Eboni K. Williams Returns From Social Media Hiatus After Heated Exchange W/ ‘RHONY’ Co-Stars: I’m Not ‘Angry’, I’m A Disrupter
Eboni K. Williams has returned to social media with a message.
The Real Housewives of New York newcomer previously announced a break from social media as she navigated through heated conversations about race with her co-stars.
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One moment included a back and forth with Luann de Lesseps, 56, in which she called Eboni K. Williams an “angry woman”, sparking the stereotype of the “angry, black woman.”
Now, Eboni K. Williams is back on social media, and shutting down Luanna de Lesseps’ claims that she’s an “angry woman.”
She said in the caption of her return,
“Guess who’s back?!! Legit missed ya’ll. ?
This little social media break was much needed. I hope you all were able to digest these last couple of episodes and reflect.”
It was accompanied with an op-ed with USA Today called: First Black ‘RHONY’ cast member Eboni K. Williams: I’m not ‘angry.’ I’m a disrupter.
She wrote in part,
“Let me say it another way: We are not angry. We are human. And when you call us angry in lieu of considering the other emotions we might be experiencing at any given moment, you rob us of our very right to humanity. You take away our very essence as human beings, which we’re entitled to by birthright.”
“The default labeling of Black women as angry is as egregious as the misogynistic trope that labels women of all colors – including white women – as hysterical, irrational and too emotional any time they express their thoughts or feelings in a way that is not pleasing to the patriarchy. Those deeply sexist labels rip away the access and right to the broad spectrum of human emotion. When that is taken away, we lose all opportunity to build an equitable society.”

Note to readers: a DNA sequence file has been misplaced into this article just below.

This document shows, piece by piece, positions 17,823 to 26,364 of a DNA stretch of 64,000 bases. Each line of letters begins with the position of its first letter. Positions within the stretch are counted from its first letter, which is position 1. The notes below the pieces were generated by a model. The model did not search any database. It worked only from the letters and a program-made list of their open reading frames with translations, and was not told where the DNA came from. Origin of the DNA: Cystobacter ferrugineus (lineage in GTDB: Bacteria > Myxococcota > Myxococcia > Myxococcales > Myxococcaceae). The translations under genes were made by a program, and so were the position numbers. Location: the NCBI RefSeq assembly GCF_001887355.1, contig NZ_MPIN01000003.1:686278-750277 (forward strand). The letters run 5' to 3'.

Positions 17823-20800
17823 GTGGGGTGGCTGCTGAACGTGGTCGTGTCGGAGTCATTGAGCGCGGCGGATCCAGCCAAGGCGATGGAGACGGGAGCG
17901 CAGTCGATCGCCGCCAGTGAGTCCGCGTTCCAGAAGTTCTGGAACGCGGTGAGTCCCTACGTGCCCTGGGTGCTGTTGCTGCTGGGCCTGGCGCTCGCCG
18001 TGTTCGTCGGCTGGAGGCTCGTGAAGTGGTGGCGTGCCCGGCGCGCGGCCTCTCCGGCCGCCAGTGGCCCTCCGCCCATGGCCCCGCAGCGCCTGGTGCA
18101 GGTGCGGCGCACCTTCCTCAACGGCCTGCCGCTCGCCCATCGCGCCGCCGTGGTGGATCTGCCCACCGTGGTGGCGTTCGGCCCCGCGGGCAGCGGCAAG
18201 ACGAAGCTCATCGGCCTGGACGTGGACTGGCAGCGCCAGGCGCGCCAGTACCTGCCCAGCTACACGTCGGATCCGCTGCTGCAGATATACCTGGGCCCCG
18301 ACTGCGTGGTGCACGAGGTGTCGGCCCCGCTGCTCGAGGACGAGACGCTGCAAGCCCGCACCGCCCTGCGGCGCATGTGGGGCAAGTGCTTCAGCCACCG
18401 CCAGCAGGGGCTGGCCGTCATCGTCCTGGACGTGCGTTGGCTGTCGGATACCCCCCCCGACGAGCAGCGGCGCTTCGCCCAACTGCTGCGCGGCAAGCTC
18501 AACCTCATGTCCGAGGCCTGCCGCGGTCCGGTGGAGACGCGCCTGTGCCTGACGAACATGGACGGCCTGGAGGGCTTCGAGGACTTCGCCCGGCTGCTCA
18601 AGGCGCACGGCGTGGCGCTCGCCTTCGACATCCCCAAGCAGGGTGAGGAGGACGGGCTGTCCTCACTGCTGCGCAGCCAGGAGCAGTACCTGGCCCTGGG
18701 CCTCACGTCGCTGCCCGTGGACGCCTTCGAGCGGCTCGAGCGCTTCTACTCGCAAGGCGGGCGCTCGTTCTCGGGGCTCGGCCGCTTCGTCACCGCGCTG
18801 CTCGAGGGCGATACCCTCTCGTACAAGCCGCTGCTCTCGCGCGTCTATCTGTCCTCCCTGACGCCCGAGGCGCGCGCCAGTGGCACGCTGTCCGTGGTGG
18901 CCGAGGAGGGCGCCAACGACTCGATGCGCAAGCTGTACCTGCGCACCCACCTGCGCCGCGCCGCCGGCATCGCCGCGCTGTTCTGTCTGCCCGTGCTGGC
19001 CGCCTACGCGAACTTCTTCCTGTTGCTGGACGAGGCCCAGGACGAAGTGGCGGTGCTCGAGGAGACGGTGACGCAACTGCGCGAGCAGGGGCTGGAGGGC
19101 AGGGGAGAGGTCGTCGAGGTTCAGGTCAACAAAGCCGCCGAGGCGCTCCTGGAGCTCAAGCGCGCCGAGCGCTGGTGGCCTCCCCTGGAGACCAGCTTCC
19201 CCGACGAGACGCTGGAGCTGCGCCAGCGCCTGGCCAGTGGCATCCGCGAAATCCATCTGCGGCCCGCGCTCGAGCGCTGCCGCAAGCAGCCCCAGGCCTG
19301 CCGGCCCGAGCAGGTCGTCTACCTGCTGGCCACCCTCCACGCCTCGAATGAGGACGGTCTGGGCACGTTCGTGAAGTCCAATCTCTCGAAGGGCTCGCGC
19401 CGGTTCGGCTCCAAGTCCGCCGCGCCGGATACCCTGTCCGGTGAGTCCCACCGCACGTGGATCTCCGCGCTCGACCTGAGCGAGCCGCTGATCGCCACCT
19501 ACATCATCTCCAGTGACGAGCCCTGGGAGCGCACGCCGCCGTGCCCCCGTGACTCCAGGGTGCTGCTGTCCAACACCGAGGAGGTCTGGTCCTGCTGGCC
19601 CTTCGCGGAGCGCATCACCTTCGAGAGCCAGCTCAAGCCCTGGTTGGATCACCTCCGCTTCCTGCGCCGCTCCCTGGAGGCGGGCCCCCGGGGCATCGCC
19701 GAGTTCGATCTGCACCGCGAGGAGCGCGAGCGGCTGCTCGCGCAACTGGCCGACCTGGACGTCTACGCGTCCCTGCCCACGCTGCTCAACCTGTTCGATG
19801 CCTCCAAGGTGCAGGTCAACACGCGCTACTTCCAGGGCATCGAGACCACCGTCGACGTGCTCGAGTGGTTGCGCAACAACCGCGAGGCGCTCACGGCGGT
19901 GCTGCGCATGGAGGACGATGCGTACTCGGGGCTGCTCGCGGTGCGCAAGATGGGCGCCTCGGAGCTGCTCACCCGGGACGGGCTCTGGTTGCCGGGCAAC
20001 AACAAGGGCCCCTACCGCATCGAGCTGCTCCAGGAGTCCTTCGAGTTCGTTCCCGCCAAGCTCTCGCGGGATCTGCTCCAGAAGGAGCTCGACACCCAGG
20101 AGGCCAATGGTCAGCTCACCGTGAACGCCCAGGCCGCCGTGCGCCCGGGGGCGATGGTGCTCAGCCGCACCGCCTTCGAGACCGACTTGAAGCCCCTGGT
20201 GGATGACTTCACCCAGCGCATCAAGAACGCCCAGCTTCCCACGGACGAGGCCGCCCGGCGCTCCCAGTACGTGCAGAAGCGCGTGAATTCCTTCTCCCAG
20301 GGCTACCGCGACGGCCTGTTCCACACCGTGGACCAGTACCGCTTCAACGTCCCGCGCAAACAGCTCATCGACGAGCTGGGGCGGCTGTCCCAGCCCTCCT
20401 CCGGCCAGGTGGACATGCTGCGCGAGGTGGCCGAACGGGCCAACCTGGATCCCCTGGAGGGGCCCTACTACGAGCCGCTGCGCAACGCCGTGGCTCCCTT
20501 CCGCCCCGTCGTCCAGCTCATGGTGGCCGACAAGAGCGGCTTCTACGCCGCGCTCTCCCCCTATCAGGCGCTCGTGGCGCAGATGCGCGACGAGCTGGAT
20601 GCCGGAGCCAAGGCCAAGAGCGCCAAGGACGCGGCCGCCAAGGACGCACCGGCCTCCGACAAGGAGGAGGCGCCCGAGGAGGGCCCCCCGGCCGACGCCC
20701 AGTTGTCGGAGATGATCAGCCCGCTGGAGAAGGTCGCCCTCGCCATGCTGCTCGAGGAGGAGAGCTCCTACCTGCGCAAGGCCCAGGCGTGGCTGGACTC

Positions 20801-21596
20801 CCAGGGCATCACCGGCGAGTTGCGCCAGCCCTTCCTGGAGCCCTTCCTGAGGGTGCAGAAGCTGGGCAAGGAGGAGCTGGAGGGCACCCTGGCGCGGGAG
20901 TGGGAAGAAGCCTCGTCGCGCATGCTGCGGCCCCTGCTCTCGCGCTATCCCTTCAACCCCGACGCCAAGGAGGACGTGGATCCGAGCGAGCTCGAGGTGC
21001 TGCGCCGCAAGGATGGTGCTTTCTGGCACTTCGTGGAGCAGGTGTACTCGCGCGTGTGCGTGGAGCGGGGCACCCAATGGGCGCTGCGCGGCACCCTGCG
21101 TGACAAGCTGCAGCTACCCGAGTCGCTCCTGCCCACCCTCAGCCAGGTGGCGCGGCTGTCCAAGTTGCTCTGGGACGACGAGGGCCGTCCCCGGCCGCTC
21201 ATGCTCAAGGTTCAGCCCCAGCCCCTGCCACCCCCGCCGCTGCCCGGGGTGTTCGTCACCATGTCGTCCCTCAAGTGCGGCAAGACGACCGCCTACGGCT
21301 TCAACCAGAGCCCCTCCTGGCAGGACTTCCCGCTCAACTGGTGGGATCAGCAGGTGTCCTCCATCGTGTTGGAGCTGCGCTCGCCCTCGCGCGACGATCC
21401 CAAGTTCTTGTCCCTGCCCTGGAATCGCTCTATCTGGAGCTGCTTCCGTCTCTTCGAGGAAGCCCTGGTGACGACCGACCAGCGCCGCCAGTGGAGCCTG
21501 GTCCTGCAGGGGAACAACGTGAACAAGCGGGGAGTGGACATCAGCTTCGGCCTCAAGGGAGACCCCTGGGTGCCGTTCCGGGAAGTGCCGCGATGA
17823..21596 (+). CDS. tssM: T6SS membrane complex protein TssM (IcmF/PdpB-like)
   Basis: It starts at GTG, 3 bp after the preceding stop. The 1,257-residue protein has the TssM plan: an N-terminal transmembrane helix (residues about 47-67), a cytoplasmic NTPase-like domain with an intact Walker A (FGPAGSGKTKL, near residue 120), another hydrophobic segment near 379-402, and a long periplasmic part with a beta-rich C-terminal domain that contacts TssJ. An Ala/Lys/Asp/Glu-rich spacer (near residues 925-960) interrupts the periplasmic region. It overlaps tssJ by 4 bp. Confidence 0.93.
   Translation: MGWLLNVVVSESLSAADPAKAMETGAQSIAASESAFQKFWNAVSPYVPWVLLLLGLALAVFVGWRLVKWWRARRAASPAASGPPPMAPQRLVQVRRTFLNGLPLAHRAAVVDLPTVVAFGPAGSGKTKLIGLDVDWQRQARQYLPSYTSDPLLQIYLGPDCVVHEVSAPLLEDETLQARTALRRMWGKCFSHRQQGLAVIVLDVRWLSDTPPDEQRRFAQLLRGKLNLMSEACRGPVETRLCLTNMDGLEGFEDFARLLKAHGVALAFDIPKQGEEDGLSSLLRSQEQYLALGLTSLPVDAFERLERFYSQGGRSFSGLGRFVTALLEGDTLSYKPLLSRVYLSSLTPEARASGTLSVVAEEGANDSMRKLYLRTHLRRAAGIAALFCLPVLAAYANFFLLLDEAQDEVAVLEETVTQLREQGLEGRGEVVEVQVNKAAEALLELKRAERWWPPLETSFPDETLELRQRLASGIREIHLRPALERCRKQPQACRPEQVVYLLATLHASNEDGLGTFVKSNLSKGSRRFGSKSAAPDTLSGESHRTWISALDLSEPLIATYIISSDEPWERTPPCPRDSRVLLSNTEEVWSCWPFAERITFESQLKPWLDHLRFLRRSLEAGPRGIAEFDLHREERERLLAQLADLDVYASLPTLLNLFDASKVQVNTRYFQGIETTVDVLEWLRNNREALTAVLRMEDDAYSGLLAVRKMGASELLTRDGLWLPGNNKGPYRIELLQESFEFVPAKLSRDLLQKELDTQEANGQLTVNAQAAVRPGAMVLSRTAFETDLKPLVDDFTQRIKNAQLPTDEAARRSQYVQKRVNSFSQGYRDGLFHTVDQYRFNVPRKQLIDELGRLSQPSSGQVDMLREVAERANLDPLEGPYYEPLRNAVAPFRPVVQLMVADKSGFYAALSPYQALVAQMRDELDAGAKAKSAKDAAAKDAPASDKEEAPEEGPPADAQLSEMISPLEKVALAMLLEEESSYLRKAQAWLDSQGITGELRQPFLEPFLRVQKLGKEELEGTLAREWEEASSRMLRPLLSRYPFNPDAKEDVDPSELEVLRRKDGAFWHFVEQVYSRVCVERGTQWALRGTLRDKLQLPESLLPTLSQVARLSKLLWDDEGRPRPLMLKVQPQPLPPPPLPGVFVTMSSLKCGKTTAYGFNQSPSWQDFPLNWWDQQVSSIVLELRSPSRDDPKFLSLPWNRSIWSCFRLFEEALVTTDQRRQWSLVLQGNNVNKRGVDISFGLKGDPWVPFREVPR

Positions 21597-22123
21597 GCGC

She addressed her mental space when the infamous episode aired and noted that it came on the 100th anniversary of the Tulsa Race Massacre. The tragedy is one of the worst for racial violence in the nation’s history. It occurred for 18 hours from May 31, 1921 to June 1, 1921. In that timeframe, a white mob brutally attacked several residents, homes, and local businesses in Tulsa’s Greenwood community, which is predominantly black.
Eboni K. Williams wrote,
“On June 1, when “RHONY’s” “race moment” aired and viewers all over the world took their sides, Tulsa was where my thoughts were, Tulsa was where my body physically was and Tulsa was where my spirit gathered itself again.
“Nowhere are the lessons of sitting with pain and allowing for shared humanity more evident than in the Tulsa race massacre. My work has been and will always be about helping to put Americans on a trajectory of realizing our shared humanity. But we must process both truth and reconciliation – in that order, and as an inextricable pair. There can never be reconciliation without first identifying and articulating the truth.”
“Some might not have grasped the milestone of me appearing as the first Black housewife on “RHONY” but, if they knew my work, they know disrupting has always been a part of every space I enter. My predisposition to disruption is singularly rooted in my unrelenting desire to seek and speak the truth.”
She ended with,
“In Tulsa so much fell in place for me. What happened on “RHONY,” during the Shabbat dinner, and what I have carried with me my whole life as a Black woman navigating white spaces all comes down to the benevolent intention behind the disruption that has been so natural to me for so long.”
“So, when I say I will not be policed, I will not be silenced, I must be free to speak my truth, you are hearing my invitation to sit with me and my pain. And that invitation is the only pathway to both truth and reconciliation, which is the blessing of our shared humanity, the ultimate American Dream.”
Read her full article here.
What are your thoughts on what Eboni K. Williams had to say? Comment and let us know.